This semester I taught a grad student seminar called “Documenting Education” at the University of Vienna in the faculty of Philosophy and Education. I had planned on discussing the long-term documentary Die Kinder von Golzow (dir. Winfried Junge; later Barbara Junge and Winfried Junge, 1961-2007), about a school class in the German Democratic Republic. The department then asked that I teach the course in English, and I suddenly needed a new syllabus. I decided to keep the general theme of the course and expand it to ask questions about how media, and movies in particular, portrayed education (broadly conceived) and how people learn in a society. We read standard literature from how movies function pedagogically to whether advertisements on TV do anything but convince people to buy things to the issue of violence in video games and violence in society. We watched movies and clips from productions like The Blackboard Jungle (1955, dir. Richard Brooks), Lady Gaga music/commercial videos, and parts of Michael Apted’s Up-Series (1964-2012).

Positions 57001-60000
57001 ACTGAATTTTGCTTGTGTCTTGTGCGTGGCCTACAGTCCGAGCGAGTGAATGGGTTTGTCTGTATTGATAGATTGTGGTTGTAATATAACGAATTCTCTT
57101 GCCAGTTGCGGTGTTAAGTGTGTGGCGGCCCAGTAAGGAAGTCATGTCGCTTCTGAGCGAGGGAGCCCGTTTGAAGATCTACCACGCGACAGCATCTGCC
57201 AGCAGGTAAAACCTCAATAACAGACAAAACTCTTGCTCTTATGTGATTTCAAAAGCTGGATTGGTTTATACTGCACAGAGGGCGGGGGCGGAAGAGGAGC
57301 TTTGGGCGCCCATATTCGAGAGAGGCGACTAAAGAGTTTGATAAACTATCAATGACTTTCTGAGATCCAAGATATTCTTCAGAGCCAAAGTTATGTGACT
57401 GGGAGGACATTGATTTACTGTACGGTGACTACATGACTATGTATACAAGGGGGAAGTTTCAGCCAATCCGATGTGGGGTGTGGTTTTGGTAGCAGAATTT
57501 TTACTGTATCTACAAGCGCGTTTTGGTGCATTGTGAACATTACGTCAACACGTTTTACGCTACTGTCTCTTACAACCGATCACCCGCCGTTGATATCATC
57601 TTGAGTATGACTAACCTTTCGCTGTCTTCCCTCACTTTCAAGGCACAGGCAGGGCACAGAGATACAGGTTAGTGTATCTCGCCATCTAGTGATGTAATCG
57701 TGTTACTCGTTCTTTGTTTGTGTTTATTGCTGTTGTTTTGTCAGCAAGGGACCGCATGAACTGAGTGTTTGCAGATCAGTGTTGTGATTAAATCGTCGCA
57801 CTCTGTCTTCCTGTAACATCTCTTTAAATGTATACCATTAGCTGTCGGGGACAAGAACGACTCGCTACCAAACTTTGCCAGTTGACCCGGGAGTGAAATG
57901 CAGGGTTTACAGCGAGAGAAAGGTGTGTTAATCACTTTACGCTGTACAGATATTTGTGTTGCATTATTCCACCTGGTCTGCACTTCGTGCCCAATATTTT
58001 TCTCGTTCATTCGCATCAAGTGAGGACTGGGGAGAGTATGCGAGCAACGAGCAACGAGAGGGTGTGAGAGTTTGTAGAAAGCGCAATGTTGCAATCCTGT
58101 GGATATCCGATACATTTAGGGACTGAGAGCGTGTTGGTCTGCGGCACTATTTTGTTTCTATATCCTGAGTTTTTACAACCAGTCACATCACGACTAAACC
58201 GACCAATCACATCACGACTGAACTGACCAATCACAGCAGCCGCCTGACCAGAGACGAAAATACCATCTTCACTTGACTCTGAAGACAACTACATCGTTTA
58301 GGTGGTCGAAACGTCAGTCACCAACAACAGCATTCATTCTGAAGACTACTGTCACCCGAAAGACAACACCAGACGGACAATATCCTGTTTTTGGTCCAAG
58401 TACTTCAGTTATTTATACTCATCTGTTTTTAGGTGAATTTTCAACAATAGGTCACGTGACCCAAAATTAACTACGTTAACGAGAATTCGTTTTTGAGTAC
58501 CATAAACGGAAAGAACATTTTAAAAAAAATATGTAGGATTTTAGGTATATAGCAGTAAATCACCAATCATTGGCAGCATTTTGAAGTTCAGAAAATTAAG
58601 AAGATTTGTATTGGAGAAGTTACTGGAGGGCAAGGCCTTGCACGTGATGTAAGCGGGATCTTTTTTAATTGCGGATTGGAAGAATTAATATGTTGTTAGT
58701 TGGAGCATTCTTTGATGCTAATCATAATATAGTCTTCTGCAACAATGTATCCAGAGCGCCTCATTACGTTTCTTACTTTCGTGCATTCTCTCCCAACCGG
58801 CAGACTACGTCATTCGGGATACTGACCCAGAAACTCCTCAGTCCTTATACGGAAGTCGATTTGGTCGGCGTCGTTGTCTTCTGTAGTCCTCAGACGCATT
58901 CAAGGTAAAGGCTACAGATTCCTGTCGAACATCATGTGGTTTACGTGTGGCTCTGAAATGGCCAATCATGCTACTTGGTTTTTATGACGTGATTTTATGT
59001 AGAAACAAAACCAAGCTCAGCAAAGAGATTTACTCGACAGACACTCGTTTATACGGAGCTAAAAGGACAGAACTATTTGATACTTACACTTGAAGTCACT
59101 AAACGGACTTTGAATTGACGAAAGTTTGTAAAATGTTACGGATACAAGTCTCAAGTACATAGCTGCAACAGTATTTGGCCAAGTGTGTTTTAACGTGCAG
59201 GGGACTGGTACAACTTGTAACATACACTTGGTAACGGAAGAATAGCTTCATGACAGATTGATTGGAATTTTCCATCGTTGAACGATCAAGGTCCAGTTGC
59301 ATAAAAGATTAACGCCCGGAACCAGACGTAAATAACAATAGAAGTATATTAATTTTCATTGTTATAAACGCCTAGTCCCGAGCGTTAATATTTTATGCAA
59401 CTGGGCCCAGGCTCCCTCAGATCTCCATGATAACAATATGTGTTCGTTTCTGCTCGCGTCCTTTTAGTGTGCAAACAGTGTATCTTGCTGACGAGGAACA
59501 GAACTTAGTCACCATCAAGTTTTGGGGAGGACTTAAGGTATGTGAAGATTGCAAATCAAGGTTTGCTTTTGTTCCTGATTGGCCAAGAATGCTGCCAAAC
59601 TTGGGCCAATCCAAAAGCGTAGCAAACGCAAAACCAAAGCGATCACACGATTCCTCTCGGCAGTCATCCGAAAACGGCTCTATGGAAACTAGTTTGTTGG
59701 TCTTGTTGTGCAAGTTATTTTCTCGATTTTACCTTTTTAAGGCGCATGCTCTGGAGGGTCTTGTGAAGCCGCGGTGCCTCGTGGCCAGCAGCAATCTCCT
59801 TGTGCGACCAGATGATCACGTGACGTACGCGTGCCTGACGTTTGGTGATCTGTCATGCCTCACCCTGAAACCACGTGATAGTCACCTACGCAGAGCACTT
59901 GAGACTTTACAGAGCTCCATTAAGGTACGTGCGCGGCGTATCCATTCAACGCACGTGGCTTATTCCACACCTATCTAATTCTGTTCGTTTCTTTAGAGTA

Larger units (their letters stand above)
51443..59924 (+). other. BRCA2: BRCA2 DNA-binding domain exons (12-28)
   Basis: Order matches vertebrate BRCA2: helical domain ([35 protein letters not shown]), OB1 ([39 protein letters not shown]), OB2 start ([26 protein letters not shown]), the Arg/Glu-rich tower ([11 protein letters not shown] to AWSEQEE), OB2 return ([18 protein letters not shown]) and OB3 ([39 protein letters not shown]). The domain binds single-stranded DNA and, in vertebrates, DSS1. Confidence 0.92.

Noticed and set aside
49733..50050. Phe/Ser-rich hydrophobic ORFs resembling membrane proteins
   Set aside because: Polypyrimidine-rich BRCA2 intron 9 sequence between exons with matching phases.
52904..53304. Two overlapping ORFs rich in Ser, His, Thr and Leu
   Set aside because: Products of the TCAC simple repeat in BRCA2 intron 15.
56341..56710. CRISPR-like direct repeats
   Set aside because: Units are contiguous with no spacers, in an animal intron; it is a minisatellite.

I had expected students to enjoy the mixture of media pedagogy theory with applying these ideas to films and other media of their choice, and that the use of visual material would help encourage them to read and write with confidence in a foreign language. I had not expected the intensity of our sessions, or the eloquent conversations they conducted on-line throughout the week, or that I would find myself so engrossed in reading their seminar papers that I lost track of time (birdsong is a good indication that the dawn has approached). What surprised me most was the variety of lessons that the students took from the class. Anthropomorphism in Disney films as an extension of Aesop’s fables, comparisons of teaching philosophies in films about the Vietnam War vs. about a school, the evolution of portrayals of lesbianism in the many versions of Mädchen in Uniform, including the 1931 Sagan/Froehlich and 1958 Radvanyi (starring Romy Schneider) versions and the play by Christa Winsloe that the films were based on, and so many more topics than I could have hoped for when I started the course. Every few years the combination of students and topic make for a dream team of a class, and this was one such semester. My only regret? That we did not document our own education during the course.